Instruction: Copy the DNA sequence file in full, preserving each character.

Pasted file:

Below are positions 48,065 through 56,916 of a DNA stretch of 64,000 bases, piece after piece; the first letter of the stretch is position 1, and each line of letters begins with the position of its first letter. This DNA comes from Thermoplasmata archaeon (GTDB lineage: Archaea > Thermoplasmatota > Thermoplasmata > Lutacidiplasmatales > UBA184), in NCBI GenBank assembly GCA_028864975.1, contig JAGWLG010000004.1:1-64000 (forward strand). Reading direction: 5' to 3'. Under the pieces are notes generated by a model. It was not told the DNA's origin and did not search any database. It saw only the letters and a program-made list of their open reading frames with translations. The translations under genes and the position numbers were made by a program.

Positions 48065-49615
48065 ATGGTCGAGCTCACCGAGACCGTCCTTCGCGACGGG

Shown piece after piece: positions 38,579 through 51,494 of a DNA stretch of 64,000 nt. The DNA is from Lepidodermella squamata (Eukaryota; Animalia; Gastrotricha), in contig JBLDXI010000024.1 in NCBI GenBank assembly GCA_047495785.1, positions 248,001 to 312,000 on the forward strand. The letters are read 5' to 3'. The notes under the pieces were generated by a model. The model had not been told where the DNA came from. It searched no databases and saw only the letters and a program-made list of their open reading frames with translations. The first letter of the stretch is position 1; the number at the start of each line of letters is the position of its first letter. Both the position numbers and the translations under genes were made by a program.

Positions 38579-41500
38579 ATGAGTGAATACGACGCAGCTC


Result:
Below are positions 48,065 through 56,916 of a DNA stretch of 64,000 bases, piece after piece; the first letter of the stretch is position 1, and each line of letters begins with the position of its first letter. This DNA comes from Thermoplasmata archaeon (GTDB lineage: Archaea > Thermoplasmatota > Thermoplasmata > Lutacidiplasmatales > UBA184), in NCBI GenBank assembly GCA_028864975.1, contig JAGWLG010000004.1:1-64000 (forward strand). Reading direction: 5' to 3'. Under the pieces are notes generated by a model. It was not told the DNA's origin and did not search any database. It saw only the letters and a program-made list of their open reading frames with translations. The translations under genes and the position numbers were made by a program.

Positions 48065-49615
48065 ATGGTCGAGCTCACCGAGACCGTCCTTCGCGACGGG

Shown piece after piece: positions 38,579 through 51,494 of a DNA stretch of 64,000 nt. The DNA is from Lepidodermella squamata (Eukaryota; Animalia; Gastrotricha), in contig JBLDXI010000024.1 in NCBI GenBank assembly GCA_047495785.1, positions 248,001 to 312,000 on the forward strand. The letters are read 5' to 3'. The notes under the pieces were generated by a model. The model had not been told where the DNA came from. It searched no databases and saw only the letters and a program-made list of their open reading frames with translations. The first letter of the stretch is position 1; the number at the start of each line of letters is the position of its first letter. Both the position numbers and the translations under genes were made by a program.

Positions 38579-41500
38579 ATGAGTGAATACGACGCAGCTC